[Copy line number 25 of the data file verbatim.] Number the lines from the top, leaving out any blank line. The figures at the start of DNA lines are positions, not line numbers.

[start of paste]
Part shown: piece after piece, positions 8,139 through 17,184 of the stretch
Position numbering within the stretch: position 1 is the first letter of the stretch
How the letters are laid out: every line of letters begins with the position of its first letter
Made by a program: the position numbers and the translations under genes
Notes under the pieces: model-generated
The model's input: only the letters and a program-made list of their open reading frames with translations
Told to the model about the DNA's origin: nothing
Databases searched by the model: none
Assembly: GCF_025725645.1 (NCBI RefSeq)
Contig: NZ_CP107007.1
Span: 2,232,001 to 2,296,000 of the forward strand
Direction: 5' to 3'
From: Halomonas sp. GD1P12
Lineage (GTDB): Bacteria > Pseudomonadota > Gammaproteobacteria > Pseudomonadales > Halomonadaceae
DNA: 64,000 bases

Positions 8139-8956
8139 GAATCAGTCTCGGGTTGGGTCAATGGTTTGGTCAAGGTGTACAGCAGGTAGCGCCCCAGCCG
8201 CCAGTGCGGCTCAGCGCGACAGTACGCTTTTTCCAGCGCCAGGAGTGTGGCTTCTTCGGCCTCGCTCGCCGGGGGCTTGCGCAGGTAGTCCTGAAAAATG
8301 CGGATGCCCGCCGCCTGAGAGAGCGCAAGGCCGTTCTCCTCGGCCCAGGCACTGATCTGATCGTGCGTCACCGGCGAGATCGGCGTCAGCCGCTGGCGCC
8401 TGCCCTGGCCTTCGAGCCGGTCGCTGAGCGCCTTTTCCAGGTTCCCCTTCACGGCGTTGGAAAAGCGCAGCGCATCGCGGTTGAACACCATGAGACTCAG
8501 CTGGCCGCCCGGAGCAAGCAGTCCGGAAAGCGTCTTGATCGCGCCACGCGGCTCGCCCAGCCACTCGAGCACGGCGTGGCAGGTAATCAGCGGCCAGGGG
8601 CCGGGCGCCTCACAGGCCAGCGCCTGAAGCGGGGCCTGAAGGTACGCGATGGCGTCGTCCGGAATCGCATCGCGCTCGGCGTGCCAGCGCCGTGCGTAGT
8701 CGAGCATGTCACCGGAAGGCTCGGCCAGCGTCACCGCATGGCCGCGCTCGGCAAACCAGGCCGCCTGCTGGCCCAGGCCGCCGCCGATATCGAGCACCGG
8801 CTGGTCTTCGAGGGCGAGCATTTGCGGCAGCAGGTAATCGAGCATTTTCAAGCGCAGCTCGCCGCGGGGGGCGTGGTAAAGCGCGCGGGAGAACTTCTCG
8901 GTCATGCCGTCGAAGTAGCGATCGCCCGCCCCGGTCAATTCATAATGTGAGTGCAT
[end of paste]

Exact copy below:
8901 GTCATGCCGTCGAAGTAGCGATCGCCCGCCCCGGTCAATTCATAATGTGAGTGCAT